An example of problems with consistency can be illustrasted by observing its almost conflicting economic and social outlook. The Third Way and social democracy see social and economic goals as complementary. However, the Third Way promotes meritocracy along with neoliberalism which sees inequalities of wealth as justified and in fact useful. The result is a difficult balance between social and commercial interests that are difficult for policy makers to uphold. In the end, each government moulds the Third Way to fit the policies they would like to see implemented in order to please their constituency and get re-elected. This can be said to be true for Tony Blair's government. It is described by former British Labour MP Roy Hattersley to have picked his policies and then searched for an ideology with intellectual and moral authority to implement them. "It's not surprising that he has settled on the Third Way - for that can mean whatever he wants it to mean." [14] Therefore governments simply choose which elements of left and right wing politics they want to promote and place themselves under the banner of the Third Way. This also illustrates the reason why Third Way governments all over the world implement different policies and there is no concise definition for the philosophy. When one considers the fifth Labour government, which has on several occasions openly declared itself to be a Third Way government [15], the same points are reaffirmed. When Labour was elected into government in 1999 it set about dismantling the state controls it has established in 1984, largely because it was felt that this why the voting public had elected them. [16] However this was the exact opposite to what its British Third Way counterpart was doing in the UK, because it was believed voters had given them mandate to do so. Blair was accused of 'Thatcherism without the handbag' because of his mass privatisation, his alienation and demeaning of unions and liberal tax policy. [17] In fact I would go so far as to say that the Third Way is simply a philosophy adopted by governments as to justify populist policies that appease the rising influence of the middle class. This is a view shared by J. K. Galbraith when says that "…the increase in numbers and power of the middle income groups means that governments must choose to meet their needs first. The Third Way is a justification of this necessity." [18]

In conclusion, the Third Way does not present any new ideas of its own; it simply takes elements of its predecessors, social democracy and neoliberalism. Governments pick and choose which elements of each philosophy they will add to their Third Way stew in order to please the appetites of their nations voting public. It is for this reason that no concise elements of the Third Way can consistently be outlined, forcing readers to pick and choose which authorities opinion they will accept.





[1]Anthony Giddens (ed), The Global Third Way Debate. Polity, Maldon Massachusetts, 2001, p. 2

[2]Jane Kelsey, At the Crossroads: Three Essays. Bridget Williams Books, Wellington, 2002, p. 60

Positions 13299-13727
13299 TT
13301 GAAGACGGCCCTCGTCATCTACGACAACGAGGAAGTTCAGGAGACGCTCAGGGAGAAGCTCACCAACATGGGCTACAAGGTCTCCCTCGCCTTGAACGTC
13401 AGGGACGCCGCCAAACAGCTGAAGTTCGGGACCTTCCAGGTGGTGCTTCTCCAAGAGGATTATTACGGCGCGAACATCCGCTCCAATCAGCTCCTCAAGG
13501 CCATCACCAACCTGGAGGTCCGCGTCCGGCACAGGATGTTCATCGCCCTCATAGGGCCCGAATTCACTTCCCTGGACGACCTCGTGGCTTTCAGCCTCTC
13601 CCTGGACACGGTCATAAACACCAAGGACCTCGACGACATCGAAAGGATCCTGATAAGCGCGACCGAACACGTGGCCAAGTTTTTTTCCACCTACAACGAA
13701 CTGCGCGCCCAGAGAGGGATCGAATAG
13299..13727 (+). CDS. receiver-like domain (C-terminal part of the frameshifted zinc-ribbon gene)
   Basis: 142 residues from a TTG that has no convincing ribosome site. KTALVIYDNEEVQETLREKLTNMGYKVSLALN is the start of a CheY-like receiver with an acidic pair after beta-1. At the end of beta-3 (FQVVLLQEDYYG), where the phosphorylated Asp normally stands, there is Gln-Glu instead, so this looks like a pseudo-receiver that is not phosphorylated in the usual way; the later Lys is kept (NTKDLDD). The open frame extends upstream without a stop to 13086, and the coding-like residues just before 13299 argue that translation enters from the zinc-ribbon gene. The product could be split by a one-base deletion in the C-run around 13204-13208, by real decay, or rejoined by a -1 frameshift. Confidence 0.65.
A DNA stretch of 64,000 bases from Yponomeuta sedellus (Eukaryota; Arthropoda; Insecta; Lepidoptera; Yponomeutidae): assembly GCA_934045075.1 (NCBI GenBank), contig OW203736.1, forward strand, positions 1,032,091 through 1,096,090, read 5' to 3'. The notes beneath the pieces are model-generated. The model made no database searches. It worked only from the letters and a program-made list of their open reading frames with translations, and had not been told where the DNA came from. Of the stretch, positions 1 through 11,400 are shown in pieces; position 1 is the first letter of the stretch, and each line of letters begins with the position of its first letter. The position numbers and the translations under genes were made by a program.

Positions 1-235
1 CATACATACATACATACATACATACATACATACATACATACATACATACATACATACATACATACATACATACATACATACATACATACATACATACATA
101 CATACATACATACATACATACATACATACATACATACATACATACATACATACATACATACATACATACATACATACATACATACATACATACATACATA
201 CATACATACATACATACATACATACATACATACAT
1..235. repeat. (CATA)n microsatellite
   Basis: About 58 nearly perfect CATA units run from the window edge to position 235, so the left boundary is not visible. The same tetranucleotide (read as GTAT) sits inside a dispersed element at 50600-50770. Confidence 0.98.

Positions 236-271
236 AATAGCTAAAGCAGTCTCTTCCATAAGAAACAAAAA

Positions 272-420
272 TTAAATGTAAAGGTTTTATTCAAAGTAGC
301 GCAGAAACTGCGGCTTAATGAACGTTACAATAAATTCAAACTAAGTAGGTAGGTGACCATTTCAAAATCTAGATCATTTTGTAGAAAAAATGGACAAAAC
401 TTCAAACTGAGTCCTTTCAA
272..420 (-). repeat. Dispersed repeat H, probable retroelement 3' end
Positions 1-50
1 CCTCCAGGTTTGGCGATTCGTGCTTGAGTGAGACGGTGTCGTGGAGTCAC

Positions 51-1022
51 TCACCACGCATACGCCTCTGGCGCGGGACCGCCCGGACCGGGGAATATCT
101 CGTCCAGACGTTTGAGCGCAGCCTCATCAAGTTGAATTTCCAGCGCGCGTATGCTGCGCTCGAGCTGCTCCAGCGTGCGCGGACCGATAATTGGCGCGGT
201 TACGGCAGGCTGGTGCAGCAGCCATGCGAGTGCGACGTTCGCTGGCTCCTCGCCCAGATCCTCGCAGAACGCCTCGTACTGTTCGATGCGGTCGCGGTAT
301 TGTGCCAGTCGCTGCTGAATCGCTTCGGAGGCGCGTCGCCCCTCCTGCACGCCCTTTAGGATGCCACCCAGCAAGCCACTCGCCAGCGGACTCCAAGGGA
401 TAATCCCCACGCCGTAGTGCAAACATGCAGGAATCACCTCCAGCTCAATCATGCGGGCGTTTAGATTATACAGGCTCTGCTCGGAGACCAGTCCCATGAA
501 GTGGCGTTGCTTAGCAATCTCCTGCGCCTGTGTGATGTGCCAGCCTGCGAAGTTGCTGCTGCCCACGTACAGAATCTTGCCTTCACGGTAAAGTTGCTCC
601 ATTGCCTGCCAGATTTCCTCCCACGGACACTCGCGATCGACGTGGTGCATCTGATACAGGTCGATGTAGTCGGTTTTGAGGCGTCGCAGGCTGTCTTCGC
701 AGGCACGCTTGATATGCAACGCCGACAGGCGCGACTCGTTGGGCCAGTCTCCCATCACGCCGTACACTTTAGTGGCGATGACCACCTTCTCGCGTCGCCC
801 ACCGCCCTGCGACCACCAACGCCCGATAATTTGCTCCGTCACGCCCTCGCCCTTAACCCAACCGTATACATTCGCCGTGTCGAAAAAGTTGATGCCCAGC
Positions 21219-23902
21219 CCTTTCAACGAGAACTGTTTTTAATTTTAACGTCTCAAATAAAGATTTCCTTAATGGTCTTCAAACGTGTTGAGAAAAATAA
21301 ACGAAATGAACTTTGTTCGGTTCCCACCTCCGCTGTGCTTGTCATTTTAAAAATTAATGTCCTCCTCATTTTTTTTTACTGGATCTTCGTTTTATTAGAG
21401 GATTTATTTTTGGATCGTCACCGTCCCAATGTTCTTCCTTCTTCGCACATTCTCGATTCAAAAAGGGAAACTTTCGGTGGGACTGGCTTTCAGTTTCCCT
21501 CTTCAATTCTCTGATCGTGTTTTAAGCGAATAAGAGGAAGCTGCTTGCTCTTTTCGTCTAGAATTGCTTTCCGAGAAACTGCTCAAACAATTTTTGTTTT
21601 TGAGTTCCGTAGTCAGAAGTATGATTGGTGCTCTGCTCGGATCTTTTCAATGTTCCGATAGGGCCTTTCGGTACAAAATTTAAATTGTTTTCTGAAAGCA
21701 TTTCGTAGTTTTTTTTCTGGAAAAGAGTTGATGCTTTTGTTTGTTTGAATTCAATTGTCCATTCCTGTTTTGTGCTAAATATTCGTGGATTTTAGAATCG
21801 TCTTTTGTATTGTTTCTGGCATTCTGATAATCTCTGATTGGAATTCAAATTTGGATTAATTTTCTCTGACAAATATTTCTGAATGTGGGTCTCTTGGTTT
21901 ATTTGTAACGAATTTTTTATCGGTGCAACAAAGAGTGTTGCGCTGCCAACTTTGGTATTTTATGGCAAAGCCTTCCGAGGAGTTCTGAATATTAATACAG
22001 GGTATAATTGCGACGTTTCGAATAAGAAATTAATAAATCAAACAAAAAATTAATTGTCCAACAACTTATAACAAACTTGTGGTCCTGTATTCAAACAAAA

[3]Kelsey, At the Crossroads: Three Essays, p. 60

[4]Giddens, The Global Third Way Debate, p. 2

[5]Sunday Times, 27 September 1998 quoted in Jane Kelsey, At the Crossroads: Three Essays. Bridget Williams Books, Wellington, 2002, p. 58

[6]Anthony Giddens, The Third Way: The Renewal of Social Democracy. Polity Press, Maldon Massachusetts, 2000, p. 27-64. For comprised summary of the chapter, see also Jane Kelsey, At the Crossroads: Three Essays. Bridget Williams Books, Wellington, 2002, p. 54-55

[7]Giddens, The Third Way: The Renewal of Social Democracy, p. 64-68

[8]Otto Newman and Richard de Zorya (eds.), The Promise of the Third Way. Palgrave, London, 2001, p. 101. Demos is a highly respected advisory Third Way think tank for Tony Blair and his government.

[9]For information on what these authors would define the core values and elements of the Third Way to be refer to Joseph Stiglitz, The New Politics: A Third Way for New Zealand. Dunmore Press, Palmerston North, 1999. Srinkata Chatterjee, 'The World Economy, Globalisation and New Zealand: Which Way Now?' in Joseph Stiglitz, The New Politics: A Third Way for New Zealand. Dunmore Press, Palmerston North, 1999.  Paul Dalziel, 'A Third Way for New Zealand?' in Anthony Giddens (ed), The Global Third Way Debate. Polity, Maldon Massachusetts, 2001.

[10]Sunday Times, 27 September 1998, quoted in Jane Kelsey, At the Crossroads: Three Essays. Bridget Williams Books, Wellington, 2002, p. 58

[11]Giddens. The Global Third Way Debate, p. 2

[12]Nikolas Rose, 'Inventiveness in Politics', Economy and Society, v. 28, no. 3, August 1999, p. 470

[13]Mark Latham, 'The Third Way: An Outline' in Anthony Giddens (ed), The Global Third Way Debate. Polity, Maldon Massachusetts, 2001, p. 29

[14]Kelsey, At the Crossroads: Three Essays, p. 56

[15]For example this from an article in The New Zealand Herald from September 2002, "Ours is a Third Way government striving to achieve a better balance between a dynamic market and economy and a fair society which offers opportunity and security to all." (Helen Clark)

[16]Kelsey, At the Crossroads: Three Essays, p. 66

[17]Kelsey, At the Crossroads: Three Essays, p. 67

[18]J. K. Galbraith quoted in Roy Hattersley 'In Search of he Third Way', Granta, no. 73, 2001 p.231 quoted in Jane Kelsey, At the Crossroads: Three Essays. Bridget Williams Books, Wellington, 2002, p. 58